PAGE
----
During last week’s podcast with Will Harbourne the Chief of Operations at Ethfinex, we discussed the future of decentralised exchanges and what their impact on the cryosphere will be. The main takeaway from the discussion is that despite the inevitability of fully functional and optimised decentralised exchanges hitting the space before the end of 2019, it is very unlikely they will monopolise the market by displacing the behemoth centralised exchanges we see operating today. It is far more likely that both centralised and decentralised exchanges will operate in harmony in the space, in 2019 and long into the future.
The main reasoning behind this opinion is simply that most people are unwilling to take responsibility for their own private keys, which is what you must do in order to use a decentralised exchange. They want a custodian (centralised exchange) to have control on their behalf. This should not be surprising, as if a user loses their private keys or worse hands them over by accident to a dishonest actor, the user’s Cryptocurrencies will be as good as gone. In such a case there is no one to blame, no one to call for help and certainly no insurance policies in place to reclaim lost funds.
Another barrier to the widespread adoption of decentralised exchanges for everyday retail investors is their lack of understanding of how cryptocurrencies work on a semi-technical level. Will described his experiences with some ‘mature investors’ that the Ethfinex team chose to interview for their new Ethfinex trustless exchange as surprising and concerning. “They didn’t understand what the mining fee is for Ethereum, what gas price means, they didn’t know what an address should look like… all these things that we had assumed were entry-level turned out to be blockers from users being able to use this product.” It is, unfortunately, the case that users who don’t have an understanding of these matters are not adequately educated to use decentralised exchanges, this would be the case no matter how advanced the exchanges user interface is or how fast transaction speeds are. Consequently the current customer base for decentralised exchanges is far smaller than their centralised counterparts.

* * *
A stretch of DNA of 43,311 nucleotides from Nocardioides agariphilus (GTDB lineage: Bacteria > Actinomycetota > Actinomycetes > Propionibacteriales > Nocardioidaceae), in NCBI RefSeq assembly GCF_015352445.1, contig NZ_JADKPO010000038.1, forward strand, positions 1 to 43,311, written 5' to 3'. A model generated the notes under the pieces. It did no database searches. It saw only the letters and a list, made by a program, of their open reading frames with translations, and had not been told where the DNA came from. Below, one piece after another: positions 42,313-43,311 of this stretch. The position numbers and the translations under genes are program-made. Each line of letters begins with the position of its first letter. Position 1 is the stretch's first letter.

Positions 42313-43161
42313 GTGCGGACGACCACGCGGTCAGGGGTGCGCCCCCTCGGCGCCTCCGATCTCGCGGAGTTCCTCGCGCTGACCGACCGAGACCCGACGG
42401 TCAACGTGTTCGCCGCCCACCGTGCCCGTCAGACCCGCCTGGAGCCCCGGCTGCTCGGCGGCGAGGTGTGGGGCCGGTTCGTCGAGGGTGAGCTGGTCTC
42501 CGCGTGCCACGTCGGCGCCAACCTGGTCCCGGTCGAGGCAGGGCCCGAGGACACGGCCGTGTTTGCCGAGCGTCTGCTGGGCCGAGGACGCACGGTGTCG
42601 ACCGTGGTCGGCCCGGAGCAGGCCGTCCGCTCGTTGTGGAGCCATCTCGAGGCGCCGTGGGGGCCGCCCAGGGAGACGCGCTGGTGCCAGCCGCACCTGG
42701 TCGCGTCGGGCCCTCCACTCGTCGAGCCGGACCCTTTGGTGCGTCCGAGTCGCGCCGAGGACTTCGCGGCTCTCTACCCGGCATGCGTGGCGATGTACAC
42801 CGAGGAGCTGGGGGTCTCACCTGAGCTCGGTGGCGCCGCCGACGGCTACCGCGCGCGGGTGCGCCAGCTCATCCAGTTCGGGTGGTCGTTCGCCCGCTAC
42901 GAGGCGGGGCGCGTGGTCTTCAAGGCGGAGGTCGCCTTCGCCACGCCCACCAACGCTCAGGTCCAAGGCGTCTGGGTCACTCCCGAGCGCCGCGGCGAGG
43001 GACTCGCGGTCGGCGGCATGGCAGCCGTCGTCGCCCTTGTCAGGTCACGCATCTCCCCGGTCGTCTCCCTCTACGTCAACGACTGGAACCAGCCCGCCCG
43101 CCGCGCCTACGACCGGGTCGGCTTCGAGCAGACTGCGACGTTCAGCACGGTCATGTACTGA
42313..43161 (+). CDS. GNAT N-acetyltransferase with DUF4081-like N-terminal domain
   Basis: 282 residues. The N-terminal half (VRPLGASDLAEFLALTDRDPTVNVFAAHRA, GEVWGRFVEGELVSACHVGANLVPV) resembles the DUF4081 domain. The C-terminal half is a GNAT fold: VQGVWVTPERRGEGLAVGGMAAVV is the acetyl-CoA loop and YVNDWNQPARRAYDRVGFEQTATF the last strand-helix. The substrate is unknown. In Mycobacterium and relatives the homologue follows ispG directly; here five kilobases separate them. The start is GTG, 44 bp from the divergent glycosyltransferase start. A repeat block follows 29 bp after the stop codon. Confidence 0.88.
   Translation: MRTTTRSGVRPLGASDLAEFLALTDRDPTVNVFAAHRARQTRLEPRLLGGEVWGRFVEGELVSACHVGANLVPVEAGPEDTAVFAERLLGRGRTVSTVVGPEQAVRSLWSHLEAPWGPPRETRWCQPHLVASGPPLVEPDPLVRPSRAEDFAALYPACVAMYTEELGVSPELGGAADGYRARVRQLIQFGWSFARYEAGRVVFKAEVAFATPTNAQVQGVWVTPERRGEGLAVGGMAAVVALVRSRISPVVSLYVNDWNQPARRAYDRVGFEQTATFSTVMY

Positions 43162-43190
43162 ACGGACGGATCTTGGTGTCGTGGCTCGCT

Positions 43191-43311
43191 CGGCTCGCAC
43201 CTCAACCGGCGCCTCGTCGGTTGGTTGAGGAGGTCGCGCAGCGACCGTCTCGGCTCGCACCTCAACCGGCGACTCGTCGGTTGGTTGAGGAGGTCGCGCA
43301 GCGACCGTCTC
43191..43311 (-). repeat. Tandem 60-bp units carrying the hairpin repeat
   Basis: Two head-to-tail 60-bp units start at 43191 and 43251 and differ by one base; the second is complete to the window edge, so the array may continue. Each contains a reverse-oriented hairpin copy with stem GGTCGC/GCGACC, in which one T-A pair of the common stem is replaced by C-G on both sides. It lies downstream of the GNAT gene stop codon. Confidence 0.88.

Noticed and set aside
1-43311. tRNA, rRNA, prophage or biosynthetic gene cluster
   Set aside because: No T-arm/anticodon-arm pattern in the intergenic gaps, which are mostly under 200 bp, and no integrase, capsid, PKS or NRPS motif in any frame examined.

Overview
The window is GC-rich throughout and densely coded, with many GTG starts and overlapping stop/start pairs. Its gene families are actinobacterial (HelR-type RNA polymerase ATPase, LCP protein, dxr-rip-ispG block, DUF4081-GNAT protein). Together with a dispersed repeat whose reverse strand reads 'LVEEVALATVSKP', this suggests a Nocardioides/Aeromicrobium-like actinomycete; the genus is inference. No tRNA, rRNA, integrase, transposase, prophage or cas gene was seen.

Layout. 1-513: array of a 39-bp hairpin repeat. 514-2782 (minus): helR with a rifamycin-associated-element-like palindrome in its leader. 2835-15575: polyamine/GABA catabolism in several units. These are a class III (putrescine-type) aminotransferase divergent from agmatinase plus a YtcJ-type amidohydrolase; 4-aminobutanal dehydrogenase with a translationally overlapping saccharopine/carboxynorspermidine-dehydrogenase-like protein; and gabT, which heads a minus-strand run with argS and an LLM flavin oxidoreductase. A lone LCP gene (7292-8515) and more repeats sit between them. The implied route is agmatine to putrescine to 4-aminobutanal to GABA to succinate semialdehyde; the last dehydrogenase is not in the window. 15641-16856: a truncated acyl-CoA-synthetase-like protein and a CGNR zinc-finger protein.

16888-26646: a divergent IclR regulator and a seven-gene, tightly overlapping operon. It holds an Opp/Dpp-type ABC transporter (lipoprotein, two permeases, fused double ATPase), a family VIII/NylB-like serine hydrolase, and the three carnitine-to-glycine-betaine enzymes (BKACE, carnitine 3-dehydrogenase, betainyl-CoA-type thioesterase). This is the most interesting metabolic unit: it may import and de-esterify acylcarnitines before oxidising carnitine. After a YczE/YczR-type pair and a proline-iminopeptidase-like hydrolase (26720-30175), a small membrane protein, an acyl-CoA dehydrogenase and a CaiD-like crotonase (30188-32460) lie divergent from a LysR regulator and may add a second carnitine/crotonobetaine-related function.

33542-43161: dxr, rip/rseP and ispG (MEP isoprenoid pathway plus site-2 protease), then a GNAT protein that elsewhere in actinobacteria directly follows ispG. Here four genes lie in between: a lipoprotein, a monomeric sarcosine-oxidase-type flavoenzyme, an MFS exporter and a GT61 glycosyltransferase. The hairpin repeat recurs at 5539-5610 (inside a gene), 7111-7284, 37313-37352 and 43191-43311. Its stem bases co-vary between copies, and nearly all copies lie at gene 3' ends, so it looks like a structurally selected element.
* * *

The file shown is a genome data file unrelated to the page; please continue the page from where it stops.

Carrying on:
Does this mean then that there is no hope for decentralised exchanges? No, not at all. Both Will & I see the future for decentralised exchanges as very bright in terms of adoption, liquidity, usability, speed and censorship resistance.
The fact of the matter is that the successful adoption of decentralised exchanges by the mainstream is dependent on the increased level of education of everyday users of cryptocurrencies. Included in this education should be the role of private keys, public keys, minor fees in transactions as well as the risks involved with using a centralised exchange… “not your keys, not your Bitcoin” as Andreas Antonopoulos says. This education programme is well underway and will no doubt only accelerate from this point onwards. Once a critical threshold of educated community members has been reached, it will then be possible for decentralised exchanges to achieve a level of adoption that will be able to rival and maybe one-day surpass that of centralised exchanges. In the meantime, avid developers, committed community members and early adopters are driving the continuous improvement of the technology and laying the foundation for a decentralised future.
DISCLAIMER: Opinions expressed by Coinschedule Blog contributors are their own.